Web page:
Until 1960, there was no King Crab fishery in Alaska, and street wisdom was that only the Japanese had King Crab.

Until the late 1970′s, almost all Alaskan salmon was packed in cans at the remote cannery plants, for sale to domestic and European customers. Almost 100% of the fish were headed collar and fins cut off and the viscera removed using either the model G or K Iron Butchers (then known as Iron Chinks). Roe was considered fish bait, and was ground up along with the rest of the viscera and pumped off shore.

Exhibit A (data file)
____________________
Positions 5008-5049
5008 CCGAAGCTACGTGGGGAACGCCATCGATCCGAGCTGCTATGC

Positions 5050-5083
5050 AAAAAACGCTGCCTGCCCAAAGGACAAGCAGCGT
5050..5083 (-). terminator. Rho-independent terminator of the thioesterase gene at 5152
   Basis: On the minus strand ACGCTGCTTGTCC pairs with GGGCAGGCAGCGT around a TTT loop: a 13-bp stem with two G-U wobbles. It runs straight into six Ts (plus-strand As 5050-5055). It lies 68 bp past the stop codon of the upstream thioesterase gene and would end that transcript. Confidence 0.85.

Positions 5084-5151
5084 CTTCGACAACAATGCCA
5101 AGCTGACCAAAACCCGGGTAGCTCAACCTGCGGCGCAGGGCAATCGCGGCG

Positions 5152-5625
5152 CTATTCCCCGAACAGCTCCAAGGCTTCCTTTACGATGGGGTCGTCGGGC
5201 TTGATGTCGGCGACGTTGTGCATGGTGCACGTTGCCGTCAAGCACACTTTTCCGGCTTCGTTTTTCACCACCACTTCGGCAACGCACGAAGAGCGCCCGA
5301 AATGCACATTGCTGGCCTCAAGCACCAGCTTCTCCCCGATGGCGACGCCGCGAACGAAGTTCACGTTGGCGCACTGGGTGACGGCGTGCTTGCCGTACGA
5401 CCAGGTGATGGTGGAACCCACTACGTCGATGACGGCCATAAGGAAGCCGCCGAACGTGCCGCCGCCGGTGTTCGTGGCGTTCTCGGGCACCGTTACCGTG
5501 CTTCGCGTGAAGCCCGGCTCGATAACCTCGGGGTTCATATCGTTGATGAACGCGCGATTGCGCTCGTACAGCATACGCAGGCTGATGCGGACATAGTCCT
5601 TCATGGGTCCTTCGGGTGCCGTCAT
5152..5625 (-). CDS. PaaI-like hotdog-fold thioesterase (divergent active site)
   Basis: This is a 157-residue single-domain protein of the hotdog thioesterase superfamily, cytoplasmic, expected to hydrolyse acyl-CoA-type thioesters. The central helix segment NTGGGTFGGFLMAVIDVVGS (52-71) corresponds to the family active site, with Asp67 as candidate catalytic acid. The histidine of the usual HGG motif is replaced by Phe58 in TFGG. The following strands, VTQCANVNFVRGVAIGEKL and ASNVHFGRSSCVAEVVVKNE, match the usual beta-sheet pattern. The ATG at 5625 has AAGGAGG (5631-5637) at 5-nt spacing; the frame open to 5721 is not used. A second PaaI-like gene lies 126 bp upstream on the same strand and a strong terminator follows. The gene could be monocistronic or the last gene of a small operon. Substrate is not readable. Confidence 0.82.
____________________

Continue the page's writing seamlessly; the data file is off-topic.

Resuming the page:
Pollock was called “wall eyed Pollock” by those few who bothered giving it a name, and was a “junk fish”.

Herring was universally ignored along the entire coast.

There was no expansion in the domestic fishing industry, and almost all sales were to domestic markets.

The Japanese said that they did not catch any Alaskan Salmon, and that nobody but Japanese people would eat pollock products.